Russia offers sporting gold for UK firms
Russia will host some of the biggest sporting events in the world in the next few years.
The list includes the 2018 football World Cup and the 2014 Winter Olympic Games.
The investment planned for these sporting events is huge, with UK trade experts estimating the World Cup to be worth £35bn and the Sochi Winter Olympics £20bn.
And British firms should be handily placed after delivering the London 2012 Olympic Games to provide the expertise needed to host these major sporting contests.
"The great thing we have in this country is that we are the repository of how to do it, and how to make it work," says UK Sport Minister Hugh Robertson.
"I'm very much hoping that we will build on that and enable British business to help others staging major sports events."
Range of opportunities
Both of the two Russian headline events, the World Cup and Winter Olympics - as well as other sporting tournaments - will need new stadiums and associated infrastructure.
Business opportunities for UK firms around these events could include sectors such as architecture, engineering, construction management, transport, security, environmental planning, power engineering and sports venue "fitting out" - providing plant and equipment, seating, surfacing, lighting and IT.
At the latter stages of event preparation there are further opportunities - things such as security, recruitment, volunteering programmes, training, broadcasting, event management, media signage, ticketing, screens, temporary overlay, crowd control, transportation and branding.
And finally, during the actual events there will also be openings in hospitality and catering.
"The opportunities in Russia over the next decade are huge," says Damion Potter, head of the commercial team at the British embassy in Moscow.
"The quality, reliability, experience and innovative way that UK companies work in sport business means they are well-placed, especially following the success of London 2012.
"But we are not the only players in town - the Germans, French, US and others are also lobbying hard."
The World Cup in 2018 provides opportunities not only in one geographic region, but across the country, with a dozen or so cities hosting the football tournament.
Hosting Fifa's showpiece event means transport links in Russia will need to be upgraded, including doubling the capacity at Moscow's three airports, as well as major improvements to transport in Moscow and St Petersburg.
Thousands of kilometres of new roads and rail are required as well as high-speed rail links between the host cities, which will be announced later this month.
Meanwhile, the Russian government also plans to invest £6.5bn to develop its tourism infrastructure and to create 19,000 additional hotel rooms.
Creating a masterplan
Four years before the World Cup is the 2014 Winter Olympics, and one UK-based firm - architect Populous - is already helping the Russians prepare.
Populous designed the London 2012 Olympic Stadium, and was also involved in the creation of the London Games masterplan - which looked at wider issues such as venue locations, urban regeneration, accessibility and transport links.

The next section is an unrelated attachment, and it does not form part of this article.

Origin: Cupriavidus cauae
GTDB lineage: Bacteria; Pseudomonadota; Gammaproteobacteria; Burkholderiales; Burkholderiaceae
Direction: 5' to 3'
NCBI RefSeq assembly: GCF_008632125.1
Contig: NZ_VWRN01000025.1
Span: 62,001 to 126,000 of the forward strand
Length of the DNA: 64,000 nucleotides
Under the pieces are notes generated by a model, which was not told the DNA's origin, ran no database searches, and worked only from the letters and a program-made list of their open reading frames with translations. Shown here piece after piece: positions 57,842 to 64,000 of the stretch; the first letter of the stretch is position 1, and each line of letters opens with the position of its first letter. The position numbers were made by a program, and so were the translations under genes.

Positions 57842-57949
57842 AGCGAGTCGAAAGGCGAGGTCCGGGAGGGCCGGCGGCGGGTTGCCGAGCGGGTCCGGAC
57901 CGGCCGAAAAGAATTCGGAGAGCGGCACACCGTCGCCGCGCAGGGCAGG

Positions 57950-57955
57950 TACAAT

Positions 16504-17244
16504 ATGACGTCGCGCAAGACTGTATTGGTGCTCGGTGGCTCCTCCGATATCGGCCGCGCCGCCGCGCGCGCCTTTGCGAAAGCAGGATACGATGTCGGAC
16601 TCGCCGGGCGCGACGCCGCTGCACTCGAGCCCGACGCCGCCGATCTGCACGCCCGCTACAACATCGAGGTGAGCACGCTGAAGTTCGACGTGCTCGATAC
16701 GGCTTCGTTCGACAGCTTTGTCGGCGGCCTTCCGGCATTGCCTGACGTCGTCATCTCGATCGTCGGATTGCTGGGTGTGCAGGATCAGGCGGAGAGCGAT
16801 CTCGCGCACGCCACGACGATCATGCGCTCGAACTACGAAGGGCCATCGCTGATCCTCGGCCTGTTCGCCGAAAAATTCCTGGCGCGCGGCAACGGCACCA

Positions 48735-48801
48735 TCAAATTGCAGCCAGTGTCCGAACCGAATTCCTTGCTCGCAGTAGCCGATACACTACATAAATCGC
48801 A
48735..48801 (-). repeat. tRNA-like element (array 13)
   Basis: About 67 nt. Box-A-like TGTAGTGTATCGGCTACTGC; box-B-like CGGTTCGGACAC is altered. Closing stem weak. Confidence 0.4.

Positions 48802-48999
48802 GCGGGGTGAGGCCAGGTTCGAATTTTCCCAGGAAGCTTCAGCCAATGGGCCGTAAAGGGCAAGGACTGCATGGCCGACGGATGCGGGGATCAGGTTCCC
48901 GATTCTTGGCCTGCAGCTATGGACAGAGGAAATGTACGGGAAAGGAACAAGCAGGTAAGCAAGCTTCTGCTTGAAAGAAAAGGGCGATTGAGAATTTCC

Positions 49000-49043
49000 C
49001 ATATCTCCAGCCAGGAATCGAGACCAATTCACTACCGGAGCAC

"At Sochi we have been able to take part in the same process, working with them on their [hosting] bid, working with them on their masterplan," says Tom Jones, principal at Populous.
"It is the first time that a Winter Olympics has had an Olympic Park, in the way that a summer Games would.
"Sochi is a development on the London model - a cluster of stadiums around a park and a mixed-use complex, including residential use."
Populous has designed the impressive Fisht main stadium in the Sochi Olympic Park, which will be the focus of the Games from 7-23 February 2014.
Mr Jones says the stadium will have a 30,000 capacity for the 2014 opening ceremony, which can then expand to 45,000 for the 2018 World Cup.
The capacity will finally be reduced to 25,000 when the stadium becomes the home venue for a local football team.
Populous has also designed the new sports stadium for the Russian city of Kazan, which is hosting the 2013 Summer Universiade, also known as the World Student Games.
And it has worked on the masterplan for the renovation of the Luzhniki stadium in Moscow, which will host the 2018 World Cup final
"We are actively pursuing opportunities with regard to other stadia in Russia," adds Mr Jones.
More than 50 UK companies already doing business in Sochi - from infrastructure to services, but there are challenges.
Corruption is a big issue in the construction, infrastructure, and other industries.
Logistics provides a further challenge, while Russia is placed far down the rankings in a list of the countries where it is easiest to do business.
That World Bank listing has Russia at 120: however, emerging economies Brazil and India are ranked at 126 and 132 respectively.
Over the past year there have been a number of top-level trade missions, in both directions, between the UK and Russia, involving major business people and politicians including Prime Minister David Cameron.
More are planned, with a major UK trade mission to Russia this autumn, led by Lord Green, that will be looking to discuss how British firms can help Russia prepare for the 2018 World Cup.
And the British embassy's Mr Potter is in no doubt about the "high-value opportunity" around the tournament.
"By working with Russian partners, we will help UK companies come out of the blocks fast when the final decision on World Cup host cities is taken."